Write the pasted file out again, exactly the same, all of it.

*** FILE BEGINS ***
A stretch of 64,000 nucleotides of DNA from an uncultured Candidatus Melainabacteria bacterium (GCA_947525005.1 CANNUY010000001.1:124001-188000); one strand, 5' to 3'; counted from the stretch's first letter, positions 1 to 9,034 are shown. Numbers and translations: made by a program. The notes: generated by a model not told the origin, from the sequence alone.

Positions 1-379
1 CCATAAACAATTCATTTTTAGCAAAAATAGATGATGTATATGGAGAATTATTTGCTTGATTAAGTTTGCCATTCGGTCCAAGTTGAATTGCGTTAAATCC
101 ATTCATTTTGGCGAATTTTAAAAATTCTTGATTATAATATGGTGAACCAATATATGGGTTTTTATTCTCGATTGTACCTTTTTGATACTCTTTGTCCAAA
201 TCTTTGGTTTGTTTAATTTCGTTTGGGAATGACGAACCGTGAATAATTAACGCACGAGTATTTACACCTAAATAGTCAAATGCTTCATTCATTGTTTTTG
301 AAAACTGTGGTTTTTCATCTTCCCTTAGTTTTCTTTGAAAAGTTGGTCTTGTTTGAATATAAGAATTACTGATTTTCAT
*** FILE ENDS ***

A stretch of 64,000 nucleotides of DNA from an uncultured Candidatus Melainabacteria bacterium (GCA_947525005.1 CANNUY010000001.1:124001-188000); one strand, 5' to 3'; counted from the stretch's first letter, positions 1 to 9,034 are shown. Numbers and translations: made by a program. The notes: generated by a model not told the origin, from the sequence alone.

Positions 1-379
1 CCATAAACAATTCATTTTTAGCAAAAATAGATGATGTATATGGAGAATTATTTGCTTGATTAAGTTTGCCATTCGGTCCAAGTTGAATTGCGTTAAATCC
101 ATTCATTTTGGCGAATTTTAAAAATTCTTGATTATAATATGGTGAACCAATATATGGGTTTTTATTCTCGATTGTACCTTTTTGATACTCTTTGTCCAAA
201 TCTTTGGTTTGTTTAATTTCGTTTGGGAATGACGAACCGTGAATAATTAACGCACGAGTATTTACACCTAAATAGTCAAATGCTTCATTCATTGTTTTTG
301 AAAACTGTGGTTTTTCATCTTCCCTTAGTTTTCTTTGAAAAGTTGGTCTTGTTTGAATATAAGAATTACTGATTTTCAT